13. The combination according to claim 8 in which said input means includes a pair of parallel connected switches controlled by said control means such that said predetermined pulse count value is accumulated for the entire duration of said first ramp signal, which thereby terminates at a second level variable proportionately with respect to the temperature measurements, and said control means is arranged to effect a strobing of said pulse counting means when said second ramp signal attains said first level.
14. Digitalized linearizing correction circuitry according to claim 1 in which output lines of said R.O.M. are selectively connected to certain of the logic elements of said input gating portion, and said input gating portion is interconnected for response to said R.O.M. to define a symmetric pattern of the occurrences of the clock pulse suppression signals within each segment of the temperature range.
15. Digitalized linearizing correction circuitry according to claim 14 in which said R.O.M. is arranged to respond to the numeric inputs on its address lines to define each of the temperature range segments.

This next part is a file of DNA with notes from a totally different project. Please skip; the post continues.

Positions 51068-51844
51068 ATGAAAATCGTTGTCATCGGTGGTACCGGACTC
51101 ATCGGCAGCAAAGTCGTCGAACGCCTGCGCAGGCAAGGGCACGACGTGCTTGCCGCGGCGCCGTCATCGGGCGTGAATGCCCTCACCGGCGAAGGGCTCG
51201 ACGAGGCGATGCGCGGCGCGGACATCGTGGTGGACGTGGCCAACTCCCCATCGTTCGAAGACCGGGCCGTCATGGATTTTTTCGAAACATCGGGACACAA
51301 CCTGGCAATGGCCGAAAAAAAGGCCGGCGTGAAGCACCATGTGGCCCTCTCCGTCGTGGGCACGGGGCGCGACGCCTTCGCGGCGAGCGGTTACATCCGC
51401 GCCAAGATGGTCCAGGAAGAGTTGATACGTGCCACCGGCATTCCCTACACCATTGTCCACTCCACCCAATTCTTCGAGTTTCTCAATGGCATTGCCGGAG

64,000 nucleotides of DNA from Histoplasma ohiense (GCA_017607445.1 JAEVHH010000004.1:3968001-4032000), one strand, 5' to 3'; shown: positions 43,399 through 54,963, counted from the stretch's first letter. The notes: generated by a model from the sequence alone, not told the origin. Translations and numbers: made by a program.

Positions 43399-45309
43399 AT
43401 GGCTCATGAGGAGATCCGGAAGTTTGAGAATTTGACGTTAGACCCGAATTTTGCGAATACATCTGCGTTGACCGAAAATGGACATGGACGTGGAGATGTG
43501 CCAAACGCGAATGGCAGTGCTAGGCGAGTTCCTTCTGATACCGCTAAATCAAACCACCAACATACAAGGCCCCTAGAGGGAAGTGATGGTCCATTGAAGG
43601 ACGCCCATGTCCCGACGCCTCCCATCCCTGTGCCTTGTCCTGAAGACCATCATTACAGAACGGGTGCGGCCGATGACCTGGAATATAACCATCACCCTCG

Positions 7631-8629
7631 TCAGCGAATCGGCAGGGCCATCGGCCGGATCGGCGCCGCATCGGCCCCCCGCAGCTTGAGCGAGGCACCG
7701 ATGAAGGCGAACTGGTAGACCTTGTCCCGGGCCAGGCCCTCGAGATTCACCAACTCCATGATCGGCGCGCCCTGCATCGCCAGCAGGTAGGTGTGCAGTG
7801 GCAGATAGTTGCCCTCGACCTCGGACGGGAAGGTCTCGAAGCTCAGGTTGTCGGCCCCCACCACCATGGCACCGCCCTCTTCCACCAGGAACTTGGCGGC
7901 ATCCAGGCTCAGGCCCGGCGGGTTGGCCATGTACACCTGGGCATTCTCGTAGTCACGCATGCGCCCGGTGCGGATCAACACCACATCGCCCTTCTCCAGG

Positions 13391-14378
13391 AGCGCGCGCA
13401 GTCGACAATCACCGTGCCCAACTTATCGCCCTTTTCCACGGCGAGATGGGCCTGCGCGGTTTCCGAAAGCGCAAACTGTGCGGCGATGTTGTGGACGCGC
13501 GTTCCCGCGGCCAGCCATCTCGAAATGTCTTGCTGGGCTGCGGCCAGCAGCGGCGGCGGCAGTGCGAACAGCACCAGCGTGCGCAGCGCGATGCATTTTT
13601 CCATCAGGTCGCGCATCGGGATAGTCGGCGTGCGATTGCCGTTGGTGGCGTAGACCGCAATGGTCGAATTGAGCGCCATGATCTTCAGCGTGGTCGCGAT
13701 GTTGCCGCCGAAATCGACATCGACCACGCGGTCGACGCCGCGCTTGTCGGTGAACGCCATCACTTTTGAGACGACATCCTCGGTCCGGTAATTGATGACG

16. Digitalized linearizing correction circuitry according to claim 15 in which each of the range segments are equal to one another and each range segment defines a small portion of the total temperature range of the pyrometer.
" 1050 I, 4 I V 4 I Patent Attorneys Supplleo Diviak t i I I Pengsd Publishers, Bayonne, N J. 0
' UNITED STATES PATENT OFFICE a CERTIFICATE OF CORRECTION Patent No. 3,824,585 Dat d August 28, l9 74 xnvemorw) ROBERT s. 'MEIJER It is certified that error appears in the above-identified patent and that said Letters Patent are hereby corrected as shown below:
ABS'I'RACT. ines 10 and 11,"linearized" to --1inearizing-. '75
Column 2, line 51', after "receipt" change 'of" to --by--. Column 3, line 36, change ",the" to'---. The--- Colunm 5, line 56, change CL K) to --(CLK) line 57/ change (CLK) to -(CIIK) Column 6, line 60, change "'a" to -at--. Column 7, line 20, change "and" to -or-. Column 9, line l0,' change Y'supPression" to --suppresS.ing--:-
Signed and sealed this 29th day of October 1974.
(sEALY Attest: I necor M. GIBSON JR. I c. MARSHALL DANN Arresting Officer Commissioner of Patents ".11 050 l PolenlAflomeyl' Supplies Division v y I Pengld Publhhcn, Bayonne. NJ. 0
. NITED STATES PATENT OFFICE CERTIFICATE OF CORRECTION Patent No. 3,824,585 Dat d August 28, 1974 1nventr g ROBERT s. MEIJER It is certified that error appears in the above-identified patent and that said Letters Patent are hereby corrected as shown below:
r sTRAcT,lines 10 d 11,"linearized" to --linearizing. .1
Column 2, line 51, after "receipt" change "of" to --by-. Column 3, line 36, change ",the" to The-; Column 5, line 56, change P(EEE)" to -(CLK)--; line 57, change '(CLK)" to --(CEK)-. Column 6, line 60, change "a" to at. Column 7, line 20, change "and" to or. Column 9, line 10, change 9suppression" 0 --suppressing Signed end sealed this 29gb day of October 1974,
McCOY M. GIBSON JR. c. MARSHALL DANN Artesting Office: Commissioner of Patents